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Published on July 28, 2015

MU Women’s and Children’s Hospital Earns Global Baby-Friendly® Designation

Women's and Children's Hospital

COLUMBIA, Mo. — University of Missouri Women’s and Children’s Hospital has become the fourth hospital in Missouri to earn the Baby-Friendly® designation from the World Health Organization (WHO) and the United Nations Children’s Fund (UNICEF). MU Women’s and Children’s Hospital joins Fitzgibbons Hospital in Marshall, Hannibal Regional Hospital in Hannibal and Truman Medical Center in Kansas City.

MU Women’s and Children’s Hospital has been working toward this designation for more than two years, reviewing and revitalizing the care given to new mothers and their babies, making changes to ensure both mothers and babies are off to the best start.

“The Baby-Friendly® designation required our entire medical team to implement a comprehensive, detailed plan,” said Courtney Barnes, M.D., assistant professor of obstetrics and gynecology at the MU School of Medicine. “The staff’s dedication, willingness to listen to the patients’ wants and needs, and everyone’s efforts to make this happen — mean our hospital now has been recognized for having the highest standards when caring for mother and baby, especially related to breastfeeding.”

In order to receive the Baby-Friendly® designation, the medical team at MU Women’s and Children’s Hospital completed and must continue to follow 10 steps outlined by the WHO. These steps include

  • Having a written breastfeeding policy that is routinely communicated to all health care staff
  • Training all health care staff in the skills necessary to implement this policy
  • Informing all pregnant women about the benefits and management of breastfeeding
  • Helping mothers initiate breastfeeding within one hour of birth
  • Showing mothers how to breastfeed and how to maintain lactation, even if they are separated from their infants
  • Giving infants no food or drink other than breast milk, unless medically indicated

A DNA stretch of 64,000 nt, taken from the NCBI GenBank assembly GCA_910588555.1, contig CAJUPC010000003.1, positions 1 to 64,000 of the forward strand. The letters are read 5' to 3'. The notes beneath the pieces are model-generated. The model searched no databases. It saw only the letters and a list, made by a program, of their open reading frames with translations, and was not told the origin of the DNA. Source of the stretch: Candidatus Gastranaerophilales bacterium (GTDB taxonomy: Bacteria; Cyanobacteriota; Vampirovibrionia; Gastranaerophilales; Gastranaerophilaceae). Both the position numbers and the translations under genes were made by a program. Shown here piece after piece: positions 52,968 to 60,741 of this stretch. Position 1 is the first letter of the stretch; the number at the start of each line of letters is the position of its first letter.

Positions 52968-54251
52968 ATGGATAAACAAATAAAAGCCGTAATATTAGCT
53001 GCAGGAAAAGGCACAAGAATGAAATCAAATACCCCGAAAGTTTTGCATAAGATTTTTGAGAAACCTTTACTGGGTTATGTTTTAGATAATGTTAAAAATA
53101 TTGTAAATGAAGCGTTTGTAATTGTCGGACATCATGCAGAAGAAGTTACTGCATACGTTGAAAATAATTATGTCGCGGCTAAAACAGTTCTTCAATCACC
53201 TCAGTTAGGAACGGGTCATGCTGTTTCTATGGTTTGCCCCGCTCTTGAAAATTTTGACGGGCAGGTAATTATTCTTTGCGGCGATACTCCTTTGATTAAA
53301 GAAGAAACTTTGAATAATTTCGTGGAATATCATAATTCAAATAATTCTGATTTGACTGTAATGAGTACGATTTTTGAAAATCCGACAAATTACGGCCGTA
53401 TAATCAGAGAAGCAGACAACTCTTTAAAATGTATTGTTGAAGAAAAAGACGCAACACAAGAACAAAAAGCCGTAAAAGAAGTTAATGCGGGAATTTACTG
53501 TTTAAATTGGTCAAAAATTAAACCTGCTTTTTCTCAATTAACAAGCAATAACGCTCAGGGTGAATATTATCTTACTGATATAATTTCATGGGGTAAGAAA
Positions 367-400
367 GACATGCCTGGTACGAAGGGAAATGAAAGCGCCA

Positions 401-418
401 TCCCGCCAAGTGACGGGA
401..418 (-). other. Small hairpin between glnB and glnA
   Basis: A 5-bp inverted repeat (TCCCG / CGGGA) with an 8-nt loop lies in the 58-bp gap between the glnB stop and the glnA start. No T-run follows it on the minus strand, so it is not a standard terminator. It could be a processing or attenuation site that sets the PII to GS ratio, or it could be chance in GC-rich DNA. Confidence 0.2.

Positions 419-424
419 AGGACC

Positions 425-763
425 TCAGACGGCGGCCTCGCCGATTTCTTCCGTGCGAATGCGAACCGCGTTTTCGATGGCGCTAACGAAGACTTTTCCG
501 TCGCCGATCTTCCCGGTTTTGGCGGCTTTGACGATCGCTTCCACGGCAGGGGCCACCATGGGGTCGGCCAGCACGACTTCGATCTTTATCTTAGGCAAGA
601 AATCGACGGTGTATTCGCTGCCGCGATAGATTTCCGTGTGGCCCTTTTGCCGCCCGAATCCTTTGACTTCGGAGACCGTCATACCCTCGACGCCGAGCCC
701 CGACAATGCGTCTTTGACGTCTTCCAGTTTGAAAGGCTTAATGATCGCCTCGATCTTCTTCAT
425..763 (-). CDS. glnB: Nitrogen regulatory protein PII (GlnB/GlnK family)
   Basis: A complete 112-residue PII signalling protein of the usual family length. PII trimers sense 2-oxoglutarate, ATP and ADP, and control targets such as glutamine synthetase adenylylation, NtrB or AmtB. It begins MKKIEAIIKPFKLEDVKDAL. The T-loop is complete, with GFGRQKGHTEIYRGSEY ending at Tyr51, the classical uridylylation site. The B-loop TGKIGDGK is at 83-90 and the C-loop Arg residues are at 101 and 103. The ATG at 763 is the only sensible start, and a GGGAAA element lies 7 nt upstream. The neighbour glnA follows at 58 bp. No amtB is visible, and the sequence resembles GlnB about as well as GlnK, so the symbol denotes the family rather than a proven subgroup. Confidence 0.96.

• Practicing “rooming in” — allowing mothers and infants to remain together 24 hours a day
  • Encouraging breastfeeding on demand
  • Giving no pacifiers or artificial nipples to breastfeeding infants
  • Fostering the establishment of breastfeeding support groups and referring mothers to them on discharge from the hospital or birth center

“Being together gives parents more opportunities to learn about normal baby behavior,” Barnes said. “And they get to do this knowing there is a knowledgeable staff that is readily available to answer their questions, no matter if it is about breastfeeding, baby movements or uneven breathing patterns. Our staff is able to talk with families about what they should expect from their new babies, and this gives everyone more confidence and can be especially comforting for moms when they are trying to breastfeed.”

The babies born at MU Women’s and Children’s Hospital are never taken far from their mothers, unless health concerns warrant it. This gives moms and babies the best chance to get to know each other. The first few days of life are believed to offer an optimum opportunity for bonding to take place between mother and baby.

Studies have also shown giving infants human milk gives them the most complete nutrition possible; breastfed children have far fewer and less serious illnesses than those who never receive breast milk, including a reduced risk of Sudden Infant Death Syndrome (SIDS), childhood cancer and diabetes. By keeping the mother and baby together, the baby is able to breastfeed whenever the baby wants. If a mother decides not to breastfeed, the staff supports her decision and provides the best feeding options for the infant’s needs.

In 2014, nearly 1,900 babies were delivered at MU Women’s and Children’s Hospital.

Click here for high-resolution photos from the announcement.

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